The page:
You get what you pay for, I guess. The place has totally non-existent service. Looking forward to eat in peace in a nice environment? Don’t go here. The place was very noisy, packed, and reminded me more of a McDonald’s than a real restaurant. But then again, it IS a hawker stall so don’t expect too much. Is it worthy of one Michelin star? While being a quite good meal for a cheap price, I don’t think it comes anywhere close to the previous one star places I’ve tried. Not by a long shot. For somebody who is after the novelty of trying the worlds cheapest Michelin meal, I could recommend it. But don’t go here if you are expecting the kind of service, eating environment, and level of food that normally comes with a 1 star joint.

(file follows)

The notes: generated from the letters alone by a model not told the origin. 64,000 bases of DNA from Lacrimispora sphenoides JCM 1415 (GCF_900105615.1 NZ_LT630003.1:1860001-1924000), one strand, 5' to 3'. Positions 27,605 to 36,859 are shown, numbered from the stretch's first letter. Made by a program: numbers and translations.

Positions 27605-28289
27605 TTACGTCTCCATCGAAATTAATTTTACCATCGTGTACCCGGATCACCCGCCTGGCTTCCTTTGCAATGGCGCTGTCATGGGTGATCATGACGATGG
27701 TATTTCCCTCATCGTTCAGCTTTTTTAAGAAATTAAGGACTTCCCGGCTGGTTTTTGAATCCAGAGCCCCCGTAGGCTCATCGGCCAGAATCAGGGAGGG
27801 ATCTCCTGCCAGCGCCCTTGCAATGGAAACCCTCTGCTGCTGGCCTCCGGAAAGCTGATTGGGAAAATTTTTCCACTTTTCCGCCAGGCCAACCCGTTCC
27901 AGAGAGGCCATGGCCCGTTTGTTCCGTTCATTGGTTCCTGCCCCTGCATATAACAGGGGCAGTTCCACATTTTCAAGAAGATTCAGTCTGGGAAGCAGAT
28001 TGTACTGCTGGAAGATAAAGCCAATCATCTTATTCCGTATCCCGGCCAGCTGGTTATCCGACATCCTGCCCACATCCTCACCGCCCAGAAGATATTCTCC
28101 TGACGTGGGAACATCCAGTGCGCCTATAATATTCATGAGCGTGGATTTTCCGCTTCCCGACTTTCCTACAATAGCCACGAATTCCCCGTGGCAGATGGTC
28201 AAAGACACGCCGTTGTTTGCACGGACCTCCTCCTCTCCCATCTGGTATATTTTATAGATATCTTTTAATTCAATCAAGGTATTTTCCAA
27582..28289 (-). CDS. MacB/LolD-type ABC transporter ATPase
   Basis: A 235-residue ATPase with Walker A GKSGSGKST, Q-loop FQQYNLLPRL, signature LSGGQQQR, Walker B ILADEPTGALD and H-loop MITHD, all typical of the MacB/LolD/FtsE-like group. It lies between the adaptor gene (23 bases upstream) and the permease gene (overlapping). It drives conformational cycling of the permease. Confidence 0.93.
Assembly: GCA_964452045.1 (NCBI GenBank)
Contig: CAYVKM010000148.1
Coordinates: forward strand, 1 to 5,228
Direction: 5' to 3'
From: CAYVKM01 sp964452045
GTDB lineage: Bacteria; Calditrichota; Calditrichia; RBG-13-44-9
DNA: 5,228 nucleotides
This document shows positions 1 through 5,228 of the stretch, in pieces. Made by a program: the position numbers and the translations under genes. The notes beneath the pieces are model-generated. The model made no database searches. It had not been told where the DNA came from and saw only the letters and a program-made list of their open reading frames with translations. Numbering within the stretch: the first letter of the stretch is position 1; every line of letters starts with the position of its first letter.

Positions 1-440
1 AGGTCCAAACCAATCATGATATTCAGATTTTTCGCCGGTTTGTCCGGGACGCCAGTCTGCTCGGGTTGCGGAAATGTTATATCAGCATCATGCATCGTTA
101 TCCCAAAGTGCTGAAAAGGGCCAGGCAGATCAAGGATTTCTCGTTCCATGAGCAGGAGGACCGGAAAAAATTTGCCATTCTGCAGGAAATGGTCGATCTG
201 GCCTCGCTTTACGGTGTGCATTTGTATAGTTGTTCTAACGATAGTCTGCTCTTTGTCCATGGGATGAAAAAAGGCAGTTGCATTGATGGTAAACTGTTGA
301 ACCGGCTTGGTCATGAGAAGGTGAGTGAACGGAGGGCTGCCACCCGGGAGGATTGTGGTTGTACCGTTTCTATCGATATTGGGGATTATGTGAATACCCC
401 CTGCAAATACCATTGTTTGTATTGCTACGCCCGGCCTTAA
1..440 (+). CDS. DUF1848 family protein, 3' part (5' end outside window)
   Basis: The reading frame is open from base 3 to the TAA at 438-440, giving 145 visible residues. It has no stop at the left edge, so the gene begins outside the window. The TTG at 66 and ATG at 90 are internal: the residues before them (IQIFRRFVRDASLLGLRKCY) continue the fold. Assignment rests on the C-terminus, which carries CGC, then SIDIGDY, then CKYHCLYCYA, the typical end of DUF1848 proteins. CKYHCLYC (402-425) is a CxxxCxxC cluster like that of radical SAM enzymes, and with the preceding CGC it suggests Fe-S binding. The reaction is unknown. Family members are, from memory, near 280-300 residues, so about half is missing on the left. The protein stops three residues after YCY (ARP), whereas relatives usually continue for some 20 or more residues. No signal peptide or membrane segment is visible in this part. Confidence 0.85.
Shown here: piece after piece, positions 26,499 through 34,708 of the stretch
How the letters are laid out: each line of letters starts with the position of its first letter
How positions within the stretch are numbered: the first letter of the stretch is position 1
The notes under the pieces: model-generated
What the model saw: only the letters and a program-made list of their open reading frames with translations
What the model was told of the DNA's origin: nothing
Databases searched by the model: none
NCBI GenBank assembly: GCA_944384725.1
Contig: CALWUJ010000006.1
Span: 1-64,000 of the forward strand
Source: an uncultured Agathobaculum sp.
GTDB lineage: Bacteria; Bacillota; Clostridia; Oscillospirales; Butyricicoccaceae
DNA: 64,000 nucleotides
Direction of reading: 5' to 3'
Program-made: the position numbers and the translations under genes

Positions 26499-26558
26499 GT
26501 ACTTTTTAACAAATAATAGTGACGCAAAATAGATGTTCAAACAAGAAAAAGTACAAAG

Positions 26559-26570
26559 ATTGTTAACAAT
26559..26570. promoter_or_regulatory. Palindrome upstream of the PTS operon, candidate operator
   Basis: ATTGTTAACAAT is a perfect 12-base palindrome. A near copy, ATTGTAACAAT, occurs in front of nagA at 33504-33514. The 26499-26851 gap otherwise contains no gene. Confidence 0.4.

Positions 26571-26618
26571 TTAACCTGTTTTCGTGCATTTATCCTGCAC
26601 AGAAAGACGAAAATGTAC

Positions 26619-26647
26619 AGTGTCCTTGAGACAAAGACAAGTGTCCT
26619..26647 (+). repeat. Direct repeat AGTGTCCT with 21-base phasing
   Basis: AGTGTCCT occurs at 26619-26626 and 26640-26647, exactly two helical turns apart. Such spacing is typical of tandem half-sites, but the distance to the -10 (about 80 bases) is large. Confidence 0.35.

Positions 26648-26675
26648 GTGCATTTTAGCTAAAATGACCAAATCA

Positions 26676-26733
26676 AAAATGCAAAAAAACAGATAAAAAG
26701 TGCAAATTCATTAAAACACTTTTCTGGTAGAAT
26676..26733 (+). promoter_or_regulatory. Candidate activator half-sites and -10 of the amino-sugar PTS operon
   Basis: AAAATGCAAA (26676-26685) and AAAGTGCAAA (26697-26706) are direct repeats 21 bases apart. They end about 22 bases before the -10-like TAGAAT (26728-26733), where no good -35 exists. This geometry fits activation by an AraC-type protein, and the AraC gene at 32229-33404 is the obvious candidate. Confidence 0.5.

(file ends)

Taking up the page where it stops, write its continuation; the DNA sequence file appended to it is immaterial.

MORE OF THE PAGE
Boom! Just as I was finished trying and reviewing all the flavors of Singapore that I’ve never had, B&J hit me right in the solar plexus with a new one: Keep caramel and cookie on! Can it be a serious contender to the amazing Red Velvet, or vanilla caramel fudge..? Read on to find out.
Sweetness balance: 8/10
Sweet. Maybe just 2% too sweet.
Good! Nice mix of elements, easy to eat.
Lives up to description: 7/10
I can taste all the elements, but the shortbread is very difficult to spot. Too weak presence from that element.
Other considerations (creative flavor pairing, innovative, boldness, etc): 7/10
It’s promising! Not a heavy hit home run, but definitely good. Could consider buying it again!
Overall summary: 30/40 points, which equals a 75% rating. I recommend trying it!